MSD Releases Statement on NICE Publication HTTA329 on Introducing Biosimilars of Infliximab

MSD Releases Statement on NICE Publication HTTA329 on Introducing Biosimilars of Infliximab

Last July 2015, NICE published HTTA329 as a reference for select NHS organizations in the UK that are currently planning to join the market with their own biosimilar products for the treatment of a wide range of diseases, including Inflammatory Bowel Disease. The MSD, which operates in over 140 countries and to provide prescription medicines, vaccines, biologic therapies, and animal health products, responded with this statement:

“The evidence base for switching stable Remicade® patients to biosimilar infliximab remains limited and inconclusive – data from small scale local observational studies with relatively small numbers of patients and short term duration have been shared at international congresses.

MSD advocates the need for larger scale, more robust studies (i.e. randomized, double-blinded and properly powered) to provide more evidence on efficacy, safety and immunogenicity outcomes of switching stable Remicade patients.

Our position is consistent with that of scientific societies such as EULAR, ECCO, ESPGHAN and ACR, which state that the principal driver for decisions is sound scientific evidence and that patients responding to their therapy well should be allowed to continue their current biologic treatment.”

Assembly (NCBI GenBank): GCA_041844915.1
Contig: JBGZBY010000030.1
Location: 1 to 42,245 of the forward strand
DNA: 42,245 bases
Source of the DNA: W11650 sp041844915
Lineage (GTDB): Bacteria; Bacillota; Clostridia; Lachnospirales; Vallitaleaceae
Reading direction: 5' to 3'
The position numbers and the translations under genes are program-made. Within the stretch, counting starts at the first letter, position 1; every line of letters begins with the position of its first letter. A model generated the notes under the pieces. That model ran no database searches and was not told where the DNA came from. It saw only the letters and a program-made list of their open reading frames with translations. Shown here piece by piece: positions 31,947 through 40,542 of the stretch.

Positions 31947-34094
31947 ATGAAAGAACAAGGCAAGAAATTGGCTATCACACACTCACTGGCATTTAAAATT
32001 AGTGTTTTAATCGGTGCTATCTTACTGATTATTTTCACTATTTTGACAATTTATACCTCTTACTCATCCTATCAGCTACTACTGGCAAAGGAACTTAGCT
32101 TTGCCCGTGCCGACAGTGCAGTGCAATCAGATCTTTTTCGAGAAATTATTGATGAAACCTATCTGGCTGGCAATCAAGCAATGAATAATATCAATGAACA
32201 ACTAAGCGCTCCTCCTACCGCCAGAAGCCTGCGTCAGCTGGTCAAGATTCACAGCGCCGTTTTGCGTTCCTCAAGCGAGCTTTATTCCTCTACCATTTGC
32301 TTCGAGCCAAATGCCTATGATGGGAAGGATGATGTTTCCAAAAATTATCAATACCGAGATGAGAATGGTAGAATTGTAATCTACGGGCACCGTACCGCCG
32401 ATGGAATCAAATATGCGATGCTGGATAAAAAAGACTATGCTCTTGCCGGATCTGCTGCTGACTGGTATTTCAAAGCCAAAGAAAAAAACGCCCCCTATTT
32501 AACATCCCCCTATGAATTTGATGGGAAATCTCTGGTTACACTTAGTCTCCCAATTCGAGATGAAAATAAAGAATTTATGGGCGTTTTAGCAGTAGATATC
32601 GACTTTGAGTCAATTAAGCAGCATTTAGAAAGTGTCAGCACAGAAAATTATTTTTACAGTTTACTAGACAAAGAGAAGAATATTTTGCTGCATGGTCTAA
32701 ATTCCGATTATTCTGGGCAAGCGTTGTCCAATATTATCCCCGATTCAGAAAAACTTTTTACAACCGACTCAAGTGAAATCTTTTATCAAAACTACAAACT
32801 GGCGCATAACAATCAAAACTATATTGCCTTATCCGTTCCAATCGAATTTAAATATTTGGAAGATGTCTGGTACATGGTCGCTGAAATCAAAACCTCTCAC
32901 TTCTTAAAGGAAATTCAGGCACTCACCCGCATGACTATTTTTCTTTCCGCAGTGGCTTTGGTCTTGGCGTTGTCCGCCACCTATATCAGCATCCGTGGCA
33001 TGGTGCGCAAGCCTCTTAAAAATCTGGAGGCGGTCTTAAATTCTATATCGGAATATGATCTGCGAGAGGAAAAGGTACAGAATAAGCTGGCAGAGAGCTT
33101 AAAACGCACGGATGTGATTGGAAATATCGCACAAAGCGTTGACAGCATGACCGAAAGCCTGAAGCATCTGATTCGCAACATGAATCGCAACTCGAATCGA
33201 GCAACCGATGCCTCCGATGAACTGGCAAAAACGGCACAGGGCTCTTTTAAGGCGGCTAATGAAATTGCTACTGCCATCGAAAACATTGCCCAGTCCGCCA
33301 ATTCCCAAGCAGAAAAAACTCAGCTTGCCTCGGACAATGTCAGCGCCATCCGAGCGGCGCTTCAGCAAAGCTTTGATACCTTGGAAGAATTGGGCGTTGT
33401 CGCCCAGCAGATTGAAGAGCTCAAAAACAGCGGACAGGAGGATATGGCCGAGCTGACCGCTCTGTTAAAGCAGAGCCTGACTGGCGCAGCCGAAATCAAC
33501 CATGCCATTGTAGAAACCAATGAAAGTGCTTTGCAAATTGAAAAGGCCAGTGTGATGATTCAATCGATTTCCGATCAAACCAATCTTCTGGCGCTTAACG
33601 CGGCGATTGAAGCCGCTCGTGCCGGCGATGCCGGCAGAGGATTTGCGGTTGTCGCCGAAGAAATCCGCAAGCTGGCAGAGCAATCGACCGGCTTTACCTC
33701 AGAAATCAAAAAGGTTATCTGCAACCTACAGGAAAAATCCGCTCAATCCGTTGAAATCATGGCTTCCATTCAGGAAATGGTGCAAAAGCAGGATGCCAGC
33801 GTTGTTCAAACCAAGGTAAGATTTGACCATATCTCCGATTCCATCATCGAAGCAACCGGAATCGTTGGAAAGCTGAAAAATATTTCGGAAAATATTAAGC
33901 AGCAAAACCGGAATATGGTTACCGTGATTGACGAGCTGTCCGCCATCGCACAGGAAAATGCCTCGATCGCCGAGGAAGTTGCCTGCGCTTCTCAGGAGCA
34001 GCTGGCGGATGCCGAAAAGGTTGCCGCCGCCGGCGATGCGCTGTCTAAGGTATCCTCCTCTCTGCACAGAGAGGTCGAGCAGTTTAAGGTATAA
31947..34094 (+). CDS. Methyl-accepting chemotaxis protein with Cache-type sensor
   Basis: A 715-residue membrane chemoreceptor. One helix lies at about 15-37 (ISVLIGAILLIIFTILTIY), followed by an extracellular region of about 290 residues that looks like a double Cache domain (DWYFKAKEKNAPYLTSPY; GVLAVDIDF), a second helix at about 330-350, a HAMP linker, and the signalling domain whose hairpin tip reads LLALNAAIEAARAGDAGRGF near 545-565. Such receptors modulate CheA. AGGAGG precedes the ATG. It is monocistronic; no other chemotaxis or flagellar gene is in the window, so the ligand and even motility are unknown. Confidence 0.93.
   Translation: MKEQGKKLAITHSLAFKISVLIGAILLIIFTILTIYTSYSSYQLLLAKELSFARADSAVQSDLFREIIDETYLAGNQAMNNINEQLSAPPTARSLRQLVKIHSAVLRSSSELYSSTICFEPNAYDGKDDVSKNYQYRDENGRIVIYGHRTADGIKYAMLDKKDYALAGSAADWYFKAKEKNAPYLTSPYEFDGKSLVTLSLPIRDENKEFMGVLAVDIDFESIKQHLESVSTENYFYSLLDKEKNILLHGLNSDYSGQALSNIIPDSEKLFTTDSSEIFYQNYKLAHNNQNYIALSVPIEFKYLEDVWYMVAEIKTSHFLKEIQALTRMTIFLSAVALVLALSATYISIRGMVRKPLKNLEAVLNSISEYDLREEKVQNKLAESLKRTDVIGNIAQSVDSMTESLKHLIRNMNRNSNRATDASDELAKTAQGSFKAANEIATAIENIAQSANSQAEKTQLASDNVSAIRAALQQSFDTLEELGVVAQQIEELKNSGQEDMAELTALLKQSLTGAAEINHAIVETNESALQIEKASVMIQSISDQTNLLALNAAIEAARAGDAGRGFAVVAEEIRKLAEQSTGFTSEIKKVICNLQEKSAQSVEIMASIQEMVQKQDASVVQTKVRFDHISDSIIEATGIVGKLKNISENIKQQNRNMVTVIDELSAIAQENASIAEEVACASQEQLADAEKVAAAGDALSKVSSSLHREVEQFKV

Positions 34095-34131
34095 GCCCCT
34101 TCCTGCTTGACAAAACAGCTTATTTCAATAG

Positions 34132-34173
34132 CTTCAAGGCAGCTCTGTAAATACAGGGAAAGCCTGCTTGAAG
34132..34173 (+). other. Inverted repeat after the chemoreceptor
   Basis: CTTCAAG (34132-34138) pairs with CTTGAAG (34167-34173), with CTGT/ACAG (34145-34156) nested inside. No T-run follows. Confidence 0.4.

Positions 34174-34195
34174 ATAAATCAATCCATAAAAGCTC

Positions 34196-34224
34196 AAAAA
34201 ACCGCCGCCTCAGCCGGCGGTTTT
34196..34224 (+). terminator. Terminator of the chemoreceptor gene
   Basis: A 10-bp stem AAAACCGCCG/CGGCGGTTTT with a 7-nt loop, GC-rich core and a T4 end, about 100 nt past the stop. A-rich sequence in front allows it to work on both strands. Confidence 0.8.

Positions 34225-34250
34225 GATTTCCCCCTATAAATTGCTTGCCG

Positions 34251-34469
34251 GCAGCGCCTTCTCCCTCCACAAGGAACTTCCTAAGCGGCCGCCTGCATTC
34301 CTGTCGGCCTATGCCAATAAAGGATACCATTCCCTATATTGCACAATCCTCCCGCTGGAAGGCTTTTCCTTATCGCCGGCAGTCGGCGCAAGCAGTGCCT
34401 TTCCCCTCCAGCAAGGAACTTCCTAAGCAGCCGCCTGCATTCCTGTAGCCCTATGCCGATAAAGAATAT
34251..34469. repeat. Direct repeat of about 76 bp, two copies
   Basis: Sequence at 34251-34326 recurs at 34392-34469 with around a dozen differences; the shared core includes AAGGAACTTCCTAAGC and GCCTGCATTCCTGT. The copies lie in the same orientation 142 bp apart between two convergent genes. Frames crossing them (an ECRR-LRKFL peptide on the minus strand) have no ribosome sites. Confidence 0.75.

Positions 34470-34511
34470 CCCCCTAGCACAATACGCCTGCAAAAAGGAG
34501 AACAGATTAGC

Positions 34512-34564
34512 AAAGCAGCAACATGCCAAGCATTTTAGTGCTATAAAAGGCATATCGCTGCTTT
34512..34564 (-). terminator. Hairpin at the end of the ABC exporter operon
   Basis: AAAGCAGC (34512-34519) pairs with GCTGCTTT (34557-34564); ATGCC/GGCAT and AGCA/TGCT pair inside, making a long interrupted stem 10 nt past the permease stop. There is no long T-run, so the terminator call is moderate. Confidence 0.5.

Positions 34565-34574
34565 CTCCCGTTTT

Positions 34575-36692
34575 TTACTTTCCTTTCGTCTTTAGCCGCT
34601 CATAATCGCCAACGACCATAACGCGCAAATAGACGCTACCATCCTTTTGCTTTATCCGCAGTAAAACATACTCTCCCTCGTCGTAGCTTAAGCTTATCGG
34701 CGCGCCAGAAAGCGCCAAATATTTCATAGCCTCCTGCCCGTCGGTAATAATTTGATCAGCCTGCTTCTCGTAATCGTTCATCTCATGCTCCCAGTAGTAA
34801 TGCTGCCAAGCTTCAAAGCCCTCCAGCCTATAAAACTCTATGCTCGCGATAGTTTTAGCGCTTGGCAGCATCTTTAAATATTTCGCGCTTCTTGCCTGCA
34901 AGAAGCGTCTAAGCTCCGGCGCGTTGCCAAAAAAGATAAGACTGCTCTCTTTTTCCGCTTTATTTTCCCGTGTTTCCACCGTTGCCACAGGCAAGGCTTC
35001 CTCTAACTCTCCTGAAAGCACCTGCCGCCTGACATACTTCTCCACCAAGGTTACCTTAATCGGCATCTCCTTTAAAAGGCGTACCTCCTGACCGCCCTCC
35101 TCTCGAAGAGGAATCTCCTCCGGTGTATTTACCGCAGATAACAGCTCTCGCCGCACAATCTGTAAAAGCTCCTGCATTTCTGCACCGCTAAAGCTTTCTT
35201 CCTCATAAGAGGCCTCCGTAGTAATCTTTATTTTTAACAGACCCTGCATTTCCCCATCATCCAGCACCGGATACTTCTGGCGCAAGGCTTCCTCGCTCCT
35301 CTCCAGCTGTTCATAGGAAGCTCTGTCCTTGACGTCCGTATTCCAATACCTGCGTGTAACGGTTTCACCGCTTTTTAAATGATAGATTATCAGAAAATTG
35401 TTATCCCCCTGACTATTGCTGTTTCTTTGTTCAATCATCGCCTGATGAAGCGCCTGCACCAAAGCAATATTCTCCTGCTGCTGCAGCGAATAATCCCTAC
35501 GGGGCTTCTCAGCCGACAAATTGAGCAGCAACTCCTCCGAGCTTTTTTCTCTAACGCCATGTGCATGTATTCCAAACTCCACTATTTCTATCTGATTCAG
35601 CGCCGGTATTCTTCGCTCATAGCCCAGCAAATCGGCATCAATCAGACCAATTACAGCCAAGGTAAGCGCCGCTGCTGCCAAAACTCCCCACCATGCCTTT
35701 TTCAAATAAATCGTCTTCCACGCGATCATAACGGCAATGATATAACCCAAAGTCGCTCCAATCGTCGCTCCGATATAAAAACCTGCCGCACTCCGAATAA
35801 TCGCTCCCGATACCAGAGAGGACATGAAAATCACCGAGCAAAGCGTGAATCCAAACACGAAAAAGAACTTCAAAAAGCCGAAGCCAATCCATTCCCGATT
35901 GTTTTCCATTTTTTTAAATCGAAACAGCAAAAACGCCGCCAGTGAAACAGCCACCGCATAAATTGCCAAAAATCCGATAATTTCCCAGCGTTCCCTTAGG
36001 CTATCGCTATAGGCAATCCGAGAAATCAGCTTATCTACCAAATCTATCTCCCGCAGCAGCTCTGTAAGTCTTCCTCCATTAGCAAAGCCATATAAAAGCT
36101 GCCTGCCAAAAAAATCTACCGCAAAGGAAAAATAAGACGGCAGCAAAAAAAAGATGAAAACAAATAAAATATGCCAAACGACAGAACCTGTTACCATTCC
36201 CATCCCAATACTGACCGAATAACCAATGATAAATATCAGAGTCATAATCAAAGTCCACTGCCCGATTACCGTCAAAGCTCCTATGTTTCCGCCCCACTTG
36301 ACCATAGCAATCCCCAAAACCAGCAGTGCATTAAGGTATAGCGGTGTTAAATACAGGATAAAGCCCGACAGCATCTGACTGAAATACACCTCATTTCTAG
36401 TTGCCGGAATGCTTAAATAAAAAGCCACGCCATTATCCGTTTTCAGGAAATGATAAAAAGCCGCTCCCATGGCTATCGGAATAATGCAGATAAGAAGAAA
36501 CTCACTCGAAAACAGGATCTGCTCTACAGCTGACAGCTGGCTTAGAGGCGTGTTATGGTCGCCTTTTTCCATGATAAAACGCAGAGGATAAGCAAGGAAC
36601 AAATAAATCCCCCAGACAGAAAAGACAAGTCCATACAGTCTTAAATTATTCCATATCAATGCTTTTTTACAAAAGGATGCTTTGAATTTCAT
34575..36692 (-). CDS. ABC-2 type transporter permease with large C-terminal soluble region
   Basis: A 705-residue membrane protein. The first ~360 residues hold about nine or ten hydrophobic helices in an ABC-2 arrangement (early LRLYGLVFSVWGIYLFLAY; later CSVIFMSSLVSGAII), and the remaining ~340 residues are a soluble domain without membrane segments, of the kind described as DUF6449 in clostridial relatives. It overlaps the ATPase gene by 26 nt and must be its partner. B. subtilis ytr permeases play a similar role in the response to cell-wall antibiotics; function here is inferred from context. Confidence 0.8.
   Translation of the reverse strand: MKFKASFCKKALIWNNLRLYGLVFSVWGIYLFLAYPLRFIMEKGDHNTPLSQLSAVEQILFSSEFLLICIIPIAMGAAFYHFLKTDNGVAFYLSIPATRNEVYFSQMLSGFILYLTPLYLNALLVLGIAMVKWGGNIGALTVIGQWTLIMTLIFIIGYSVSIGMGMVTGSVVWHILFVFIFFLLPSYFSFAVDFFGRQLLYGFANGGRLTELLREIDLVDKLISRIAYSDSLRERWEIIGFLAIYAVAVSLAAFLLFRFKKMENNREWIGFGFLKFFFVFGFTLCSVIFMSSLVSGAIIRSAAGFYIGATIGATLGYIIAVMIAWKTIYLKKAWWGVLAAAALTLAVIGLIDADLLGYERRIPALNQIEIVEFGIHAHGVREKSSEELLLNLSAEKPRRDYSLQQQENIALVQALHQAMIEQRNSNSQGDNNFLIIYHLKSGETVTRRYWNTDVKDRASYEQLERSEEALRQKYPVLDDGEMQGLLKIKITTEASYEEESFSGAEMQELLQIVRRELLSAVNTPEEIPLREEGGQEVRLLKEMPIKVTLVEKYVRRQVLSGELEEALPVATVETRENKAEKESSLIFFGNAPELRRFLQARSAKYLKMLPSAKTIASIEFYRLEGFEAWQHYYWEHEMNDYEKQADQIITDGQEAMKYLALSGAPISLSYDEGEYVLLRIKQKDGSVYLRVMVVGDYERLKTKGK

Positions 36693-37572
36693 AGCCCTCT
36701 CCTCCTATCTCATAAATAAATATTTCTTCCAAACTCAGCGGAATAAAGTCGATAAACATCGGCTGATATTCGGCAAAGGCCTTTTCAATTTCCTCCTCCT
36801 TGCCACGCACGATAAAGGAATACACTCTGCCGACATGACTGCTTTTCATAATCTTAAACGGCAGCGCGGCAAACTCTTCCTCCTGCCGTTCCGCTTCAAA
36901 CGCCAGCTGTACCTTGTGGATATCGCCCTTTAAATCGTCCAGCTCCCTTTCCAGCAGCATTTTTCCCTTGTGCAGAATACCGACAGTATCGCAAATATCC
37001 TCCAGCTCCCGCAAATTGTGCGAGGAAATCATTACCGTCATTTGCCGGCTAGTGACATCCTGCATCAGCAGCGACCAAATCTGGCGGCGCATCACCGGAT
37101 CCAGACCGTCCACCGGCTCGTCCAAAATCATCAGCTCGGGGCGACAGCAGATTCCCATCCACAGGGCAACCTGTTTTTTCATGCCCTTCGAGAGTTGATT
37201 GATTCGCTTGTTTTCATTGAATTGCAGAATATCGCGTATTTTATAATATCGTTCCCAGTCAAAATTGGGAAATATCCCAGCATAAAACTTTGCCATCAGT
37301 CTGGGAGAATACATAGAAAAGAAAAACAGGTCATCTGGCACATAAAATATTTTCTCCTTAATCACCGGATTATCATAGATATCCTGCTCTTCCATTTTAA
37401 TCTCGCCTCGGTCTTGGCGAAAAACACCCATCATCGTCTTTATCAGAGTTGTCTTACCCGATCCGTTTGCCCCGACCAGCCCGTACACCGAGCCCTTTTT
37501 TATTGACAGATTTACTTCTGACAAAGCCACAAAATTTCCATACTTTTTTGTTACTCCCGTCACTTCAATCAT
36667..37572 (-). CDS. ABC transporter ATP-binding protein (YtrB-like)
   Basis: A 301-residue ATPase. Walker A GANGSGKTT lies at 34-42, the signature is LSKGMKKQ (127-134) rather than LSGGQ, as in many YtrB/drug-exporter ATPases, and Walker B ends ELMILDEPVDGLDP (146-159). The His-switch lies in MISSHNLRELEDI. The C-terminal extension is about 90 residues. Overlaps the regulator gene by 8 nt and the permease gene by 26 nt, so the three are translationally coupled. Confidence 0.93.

Infliximab is a chimeric monoclonal antibody that works against tumour necrosis factor alpha (TNF-α) used to treat autoimmune diseases. It is approved by the U.S. Food and Drug Administration (FDA) for the treatment of psoriasis, Crohn’s disease, ankylosing spondylitis, psoriatic arthritis, rheumatoid arthritis, and ulcerative colitis.

While HTTA329 was published as a resource to concerned NHS organizations, it does not in any way mandate any guidelines in the United Kingdom. The company also recognized the following points from the NICE publication:

  • The need for brand name prescribing of biologics
  • Informed patient consent for switching medicines, but with the decision remaining with the prescribing clinician
  • Biosimilars’ originators are not interchangeable
  • Patient outcomes should be monitored and recorded.

However, MSD pointed out that HTTA329 is not in agreement with where the professional and patient groups in the UK, Europe, and USA stand in the belief that patients with a stable condition should not be switched to using biosimilars based on treatment cost alone.

While some concerned UK centers have a modified approach to prescribing infliximab in new and existing patients, they do not reflect the foreseen consequences of a large-scale switch of patients to biosimilars, which scientists believe may affect patient outcomes.